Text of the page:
One of the many problems with using "animal models" for estimating human health effects of exposure to various toxins, radiation, etc., is that most animals are short-lived, so the effects of chronic exposure to low levels of the toxin of interest does not become apparent during the animal's lifetime. The method generally used to try to get around this problem is to boost the dosage, which is assumed to shorten the "induction period" of disease progression in a more-or-less linear fashion. The idea is that doubling the dosage will halve the time it takes to get a response, more or less.
That is a pretty kludgy method, of course, but all the methods are pretty kludgy. Using longer-lived animals also has problems, not least being that you have to wait much longer for results. Moreover, the lower the general exposure, the fewer responses you are likely to get, statistically speaking, so the use of realistic exposures and exposure times becomes prohibitively expensive. Also, longer-lived animals tend to be more "charismatic" in the sense that people like them more and animal rights activists pay them more attention, sometimes to the detriment of the researchers.
For the purposes of this little essay, I'm going to use radiation as the example, mostly because there are so many places to get information on the radiation/cancer debate, but also because the chemical/cancer debate gets even more arcane in spots, and I'm doing a once-over-lightly here.
The main alternative to the "linear hypothesis" is the "threshold hypothesis," the idea that a toxin or radiation does not overwhelm the body's cellular defenses until it gets above a certain level, or threshold. There are clearly many, many cases where such thresholds exist; "the dose makes the poison" as Paracelsus claimed, and there are few things that don't become poisonous at a high enough concentration.
There is a variation of the threshold hypothesis, which is called the "hormesis model." This is a somewhat more extreme version of the threshold model, and postulates that low doses of radiation are good for you. This isn't an entirely loopy suggestion; after all, radiation is used to treat some kinds of cancer, because cancer cells are more susceptible to dying from radiation than most body cells. It does, however, contain echoes of the early days of radiation, when things like radium were used as "invigorating" tonics, and that didn't work out well.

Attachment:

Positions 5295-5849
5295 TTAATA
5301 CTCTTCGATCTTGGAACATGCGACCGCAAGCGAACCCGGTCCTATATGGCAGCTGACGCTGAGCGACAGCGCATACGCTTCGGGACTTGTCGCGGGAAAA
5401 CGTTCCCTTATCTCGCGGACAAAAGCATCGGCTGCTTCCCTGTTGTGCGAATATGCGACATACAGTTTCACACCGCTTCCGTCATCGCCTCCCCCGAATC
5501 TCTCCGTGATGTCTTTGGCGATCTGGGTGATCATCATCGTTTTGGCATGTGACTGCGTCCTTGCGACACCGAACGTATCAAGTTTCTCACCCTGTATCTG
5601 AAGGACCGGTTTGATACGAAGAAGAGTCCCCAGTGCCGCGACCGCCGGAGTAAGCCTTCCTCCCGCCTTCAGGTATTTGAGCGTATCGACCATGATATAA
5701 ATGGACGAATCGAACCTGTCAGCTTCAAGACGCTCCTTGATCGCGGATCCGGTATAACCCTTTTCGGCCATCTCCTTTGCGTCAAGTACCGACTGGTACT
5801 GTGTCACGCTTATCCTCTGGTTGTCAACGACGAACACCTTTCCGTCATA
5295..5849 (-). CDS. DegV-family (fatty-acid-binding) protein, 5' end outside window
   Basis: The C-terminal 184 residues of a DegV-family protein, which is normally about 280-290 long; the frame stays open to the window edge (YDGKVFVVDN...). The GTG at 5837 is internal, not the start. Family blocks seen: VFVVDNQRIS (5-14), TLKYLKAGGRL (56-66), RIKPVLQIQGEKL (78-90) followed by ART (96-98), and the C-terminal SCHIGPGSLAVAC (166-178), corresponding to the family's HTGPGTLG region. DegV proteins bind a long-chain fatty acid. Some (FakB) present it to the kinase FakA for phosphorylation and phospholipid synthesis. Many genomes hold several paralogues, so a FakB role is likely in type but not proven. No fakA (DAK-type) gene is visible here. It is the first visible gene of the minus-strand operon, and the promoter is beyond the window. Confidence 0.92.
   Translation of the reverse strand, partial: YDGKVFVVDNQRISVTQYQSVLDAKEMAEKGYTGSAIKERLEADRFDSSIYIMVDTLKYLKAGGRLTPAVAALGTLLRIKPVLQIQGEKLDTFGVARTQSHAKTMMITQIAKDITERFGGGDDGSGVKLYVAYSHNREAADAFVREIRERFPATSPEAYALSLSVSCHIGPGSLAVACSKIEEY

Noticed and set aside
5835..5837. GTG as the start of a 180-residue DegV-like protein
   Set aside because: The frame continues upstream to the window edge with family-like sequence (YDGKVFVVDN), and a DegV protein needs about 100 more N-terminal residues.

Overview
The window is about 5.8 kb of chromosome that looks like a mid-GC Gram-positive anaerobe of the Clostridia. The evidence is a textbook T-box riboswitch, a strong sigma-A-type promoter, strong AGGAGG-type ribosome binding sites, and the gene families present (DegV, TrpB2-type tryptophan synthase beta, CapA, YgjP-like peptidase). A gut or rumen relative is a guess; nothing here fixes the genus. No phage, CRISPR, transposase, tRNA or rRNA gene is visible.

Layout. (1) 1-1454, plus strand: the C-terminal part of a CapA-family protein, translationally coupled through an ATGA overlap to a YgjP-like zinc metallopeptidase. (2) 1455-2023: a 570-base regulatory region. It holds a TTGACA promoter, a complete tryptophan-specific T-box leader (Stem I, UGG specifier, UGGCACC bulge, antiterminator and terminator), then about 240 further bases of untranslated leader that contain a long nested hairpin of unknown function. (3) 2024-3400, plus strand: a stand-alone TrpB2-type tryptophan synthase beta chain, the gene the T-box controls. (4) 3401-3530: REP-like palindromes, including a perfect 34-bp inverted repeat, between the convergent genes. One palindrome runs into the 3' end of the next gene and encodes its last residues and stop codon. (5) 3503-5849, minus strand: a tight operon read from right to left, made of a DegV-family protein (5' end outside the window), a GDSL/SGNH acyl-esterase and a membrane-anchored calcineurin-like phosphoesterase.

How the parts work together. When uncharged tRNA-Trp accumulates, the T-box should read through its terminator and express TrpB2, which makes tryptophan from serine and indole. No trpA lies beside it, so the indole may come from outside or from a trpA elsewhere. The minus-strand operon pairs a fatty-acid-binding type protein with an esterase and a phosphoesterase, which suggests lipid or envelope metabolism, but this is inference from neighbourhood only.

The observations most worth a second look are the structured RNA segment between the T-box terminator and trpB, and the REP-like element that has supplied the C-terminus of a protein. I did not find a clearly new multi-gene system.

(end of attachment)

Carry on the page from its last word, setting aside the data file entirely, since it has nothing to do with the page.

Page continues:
There are a variety of arguments and observations made to support both alternatives to the linear model. One of my favorite involves studies that create biological systems that lack the naturally occurring radioisotope potassium-40 and include only potassium-39. This apparently leads to birth defects. However, a high concentration of deuterium in the body (i.e. biological systems using heavy water) also produces severe-to-lethal effects, with no radiation involvement whatsoever. It's not out of the question to suggest that our bodies' enzymes are "tuned" to a particular isotopic weight of the elements involved, and that even relatively small changes in these elements can cause problems. To the best of my knowledge, the potassium isotope experiment has never been performed with some external source substituting for the missing radiation. The result would need to be normal development, obviously, for hormesis to be validated.